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Building a Smarter Search Engine

January 4, 2005

Carnegie Mellon University researchers have developed Clusty, a search engine using AI to search the Web and cluster results by topic.

Clusty searches the results of other search engines and indexes, applies AI to pick out the major themes found within the results for each search, and organizes them into folders.

Chromosome caps may explain cell immortality

October 17, 2007

Telomeres in DNA make RNA copies and a drug might block this process to prevent cells turning cancerous, Swiss Federal Institute of Technology researchers have found.

World’s highest-res display matches human eye’s acuity

July 14, 2001
A complicated data set displayed with a clarity unmatched by the HDTV images on either side (higher-res image here)

A 20-million-pixels screen with the visual acuity of the human eye at 10 feet has been developed at Sandia National Laboratories. It is also the fastest in the world in rendering complex scientific data sets, says program leader Philip Heermann.

The Sandia images are created through massively parallel imaging, using outputs of 64 computers and splitting data into 16 screens arranged as a 4 by 4… read more

DNA cages guide nanoparticle self-assembly

March 18, 2009

Trapping nanoparticles in cages made of DNA could finally allow them to self-assemble into transistors, metamaterials and even tiny robots by preventing the nanoparticles from clumping together at random, one of the biggest problems with nanoscale self-assembly, University of Michigan scientists suggest.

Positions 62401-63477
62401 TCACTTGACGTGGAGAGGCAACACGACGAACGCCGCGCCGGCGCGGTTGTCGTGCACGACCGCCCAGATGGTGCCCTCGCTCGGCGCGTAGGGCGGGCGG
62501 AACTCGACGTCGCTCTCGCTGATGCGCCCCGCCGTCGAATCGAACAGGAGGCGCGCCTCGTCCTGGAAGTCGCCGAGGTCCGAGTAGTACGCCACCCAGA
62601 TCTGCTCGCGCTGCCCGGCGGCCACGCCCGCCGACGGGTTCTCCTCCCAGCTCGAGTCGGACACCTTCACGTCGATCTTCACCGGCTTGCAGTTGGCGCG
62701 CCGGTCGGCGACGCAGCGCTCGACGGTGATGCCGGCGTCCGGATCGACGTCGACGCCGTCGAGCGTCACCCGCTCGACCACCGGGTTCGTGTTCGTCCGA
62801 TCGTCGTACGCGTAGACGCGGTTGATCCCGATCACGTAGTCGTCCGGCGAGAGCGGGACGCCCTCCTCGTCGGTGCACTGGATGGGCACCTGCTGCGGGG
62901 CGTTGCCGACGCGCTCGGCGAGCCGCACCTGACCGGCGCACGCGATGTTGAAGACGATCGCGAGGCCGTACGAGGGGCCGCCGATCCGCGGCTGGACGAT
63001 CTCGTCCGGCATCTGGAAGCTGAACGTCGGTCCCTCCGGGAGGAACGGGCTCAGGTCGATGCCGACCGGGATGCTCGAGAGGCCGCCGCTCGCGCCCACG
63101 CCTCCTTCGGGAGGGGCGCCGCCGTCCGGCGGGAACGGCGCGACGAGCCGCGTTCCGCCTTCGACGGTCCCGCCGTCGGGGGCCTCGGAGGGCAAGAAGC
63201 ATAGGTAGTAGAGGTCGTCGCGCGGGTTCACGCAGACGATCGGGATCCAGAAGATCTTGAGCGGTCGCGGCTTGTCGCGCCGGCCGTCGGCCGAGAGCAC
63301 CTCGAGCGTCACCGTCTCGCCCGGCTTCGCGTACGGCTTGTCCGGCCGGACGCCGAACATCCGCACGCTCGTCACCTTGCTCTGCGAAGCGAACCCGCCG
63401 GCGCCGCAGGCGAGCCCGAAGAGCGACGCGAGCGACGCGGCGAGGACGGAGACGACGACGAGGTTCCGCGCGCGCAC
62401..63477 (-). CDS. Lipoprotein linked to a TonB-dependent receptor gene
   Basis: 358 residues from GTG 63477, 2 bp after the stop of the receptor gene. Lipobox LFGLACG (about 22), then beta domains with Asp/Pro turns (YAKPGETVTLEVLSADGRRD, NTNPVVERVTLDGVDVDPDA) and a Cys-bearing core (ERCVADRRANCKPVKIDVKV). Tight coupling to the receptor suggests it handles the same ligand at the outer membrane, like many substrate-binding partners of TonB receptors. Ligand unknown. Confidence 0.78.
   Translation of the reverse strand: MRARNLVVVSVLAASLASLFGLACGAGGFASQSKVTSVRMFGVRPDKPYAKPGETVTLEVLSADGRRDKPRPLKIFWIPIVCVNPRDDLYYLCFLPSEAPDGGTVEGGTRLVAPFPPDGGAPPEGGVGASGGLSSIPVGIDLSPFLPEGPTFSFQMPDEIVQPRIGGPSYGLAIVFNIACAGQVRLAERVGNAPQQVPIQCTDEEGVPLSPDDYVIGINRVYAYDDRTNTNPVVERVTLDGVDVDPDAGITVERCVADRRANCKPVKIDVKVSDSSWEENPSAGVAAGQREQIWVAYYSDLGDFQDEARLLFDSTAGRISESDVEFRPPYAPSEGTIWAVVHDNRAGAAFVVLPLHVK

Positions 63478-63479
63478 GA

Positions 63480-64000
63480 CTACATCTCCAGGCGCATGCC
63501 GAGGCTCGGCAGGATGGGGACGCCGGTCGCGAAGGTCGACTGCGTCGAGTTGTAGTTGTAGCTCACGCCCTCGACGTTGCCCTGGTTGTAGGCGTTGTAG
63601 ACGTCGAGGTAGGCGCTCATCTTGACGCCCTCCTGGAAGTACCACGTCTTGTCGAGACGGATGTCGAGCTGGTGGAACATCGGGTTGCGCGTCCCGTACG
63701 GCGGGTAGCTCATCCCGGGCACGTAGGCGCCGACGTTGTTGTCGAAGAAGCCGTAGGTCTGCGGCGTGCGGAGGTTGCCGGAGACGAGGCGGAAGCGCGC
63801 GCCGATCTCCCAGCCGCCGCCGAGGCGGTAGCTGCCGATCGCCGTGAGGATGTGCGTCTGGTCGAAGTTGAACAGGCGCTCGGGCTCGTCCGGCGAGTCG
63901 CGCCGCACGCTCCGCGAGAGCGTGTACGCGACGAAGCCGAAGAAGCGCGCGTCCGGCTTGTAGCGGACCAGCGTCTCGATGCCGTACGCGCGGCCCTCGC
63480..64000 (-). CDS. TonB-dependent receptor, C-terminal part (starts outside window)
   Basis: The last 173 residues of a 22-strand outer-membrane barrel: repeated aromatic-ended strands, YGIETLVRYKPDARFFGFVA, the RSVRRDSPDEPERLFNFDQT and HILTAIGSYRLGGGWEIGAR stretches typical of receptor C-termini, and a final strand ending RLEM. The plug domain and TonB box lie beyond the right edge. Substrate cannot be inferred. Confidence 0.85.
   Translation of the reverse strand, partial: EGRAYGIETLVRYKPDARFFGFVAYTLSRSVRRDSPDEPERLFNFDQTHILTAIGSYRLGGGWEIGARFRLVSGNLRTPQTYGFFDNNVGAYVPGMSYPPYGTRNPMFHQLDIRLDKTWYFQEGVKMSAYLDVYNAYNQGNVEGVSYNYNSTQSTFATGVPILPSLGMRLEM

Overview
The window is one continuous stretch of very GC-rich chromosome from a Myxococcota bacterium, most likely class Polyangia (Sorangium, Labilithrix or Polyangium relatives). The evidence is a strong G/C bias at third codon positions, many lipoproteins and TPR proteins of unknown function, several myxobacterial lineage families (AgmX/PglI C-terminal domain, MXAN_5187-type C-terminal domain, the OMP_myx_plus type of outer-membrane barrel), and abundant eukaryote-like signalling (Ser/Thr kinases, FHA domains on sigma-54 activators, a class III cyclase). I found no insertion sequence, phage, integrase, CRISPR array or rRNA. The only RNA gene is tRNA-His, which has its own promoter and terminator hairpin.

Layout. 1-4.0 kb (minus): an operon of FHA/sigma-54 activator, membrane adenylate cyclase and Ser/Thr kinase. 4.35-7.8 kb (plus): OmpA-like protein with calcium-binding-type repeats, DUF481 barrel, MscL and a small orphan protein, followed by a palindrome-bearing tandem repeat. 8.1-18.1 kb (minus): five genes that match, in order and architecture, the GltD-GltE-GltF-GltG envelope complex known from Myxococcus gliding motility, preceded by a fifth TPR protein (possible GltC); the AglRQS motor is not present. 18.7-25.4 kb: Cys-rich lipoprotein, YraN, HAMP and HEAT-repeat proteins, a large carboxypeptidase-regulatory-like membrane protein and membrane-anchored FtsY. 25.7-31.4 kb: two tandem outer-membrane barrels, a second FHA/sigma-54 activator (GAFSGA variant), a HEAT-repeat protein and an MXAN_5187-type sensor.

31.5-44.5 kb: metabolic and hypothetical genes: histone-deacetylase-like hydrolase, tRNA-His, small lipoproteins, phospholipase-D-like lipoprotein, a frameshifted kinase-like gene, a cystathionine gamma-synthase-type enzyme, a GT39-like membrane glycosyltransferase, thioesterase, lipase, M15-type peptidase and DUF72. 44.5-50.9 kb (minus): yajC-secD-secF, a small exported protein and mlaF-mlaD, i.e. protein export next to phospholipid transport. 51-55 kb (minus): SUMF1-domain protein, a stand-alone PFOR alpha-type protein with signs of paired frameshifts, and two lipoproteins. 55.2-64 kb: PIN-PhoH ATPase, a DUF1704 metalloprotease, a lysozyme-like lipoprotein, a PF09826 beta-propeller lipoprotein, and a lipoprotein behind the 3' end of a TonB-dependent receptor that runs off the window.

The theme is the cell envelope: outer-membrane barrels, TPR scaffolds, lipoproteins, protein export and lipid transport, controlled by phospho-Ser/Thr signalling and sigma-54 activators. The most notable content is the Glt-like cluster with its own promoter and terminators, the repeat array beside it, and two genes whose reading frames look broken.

The nanopoarticle is trapped inside a tetrahedral cage that has a single strand of DNA sticking out at each vertex. This symmetrical arrangement of strands is important… read more

Huge solar flare jams radio, satellite signals: NASA [UPDATE]

February 17, 2011

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A powerful solar eruption — the strongest solar flare in four years — that has already disturbed radio communications in China could disrupt electrical power grids and satellites used on Earth in the next days NASA said.

Update from NASA Feb. 17: “The particle cloud produced by the Valentines Day event appears to be rather weak and is not expected to produce any strong effectsread more

Grids Unleash the Power of Many

January 14, 2005

Computer scientists in three states — West Virginia, North Carolina, and Colorado — are each combining their technology resources into separate computer grids that will give researchers, universities, private companies and citizens access to powerful supercomputers.

The project designers say these information aqueducts will encourage business development, accelerate scientific research, and improve the efficiency of government.

Lifeboat Foundation names James Martin 2007 Guardian Award Winner

October 27, 2007

The Lifeboat Foundation has presented its 2007 Guardian Award to Dr. James Martin in recognition of the achievements of his Future of Humanity Institute in studying global catastrophic risks and the impacts of future technologies.

The award is given annually to a respected scientist or public figure who has warned of a future fraught with dangers and encouraged measures to prevent them, according to Lifeboat Foundation president… read more

Automated invention machines

August 13, 2001

Genetic programming research has reinvented engineering patents generated as recently as last year, says John Koza, consulting professor of biomedical informatics at Stanford.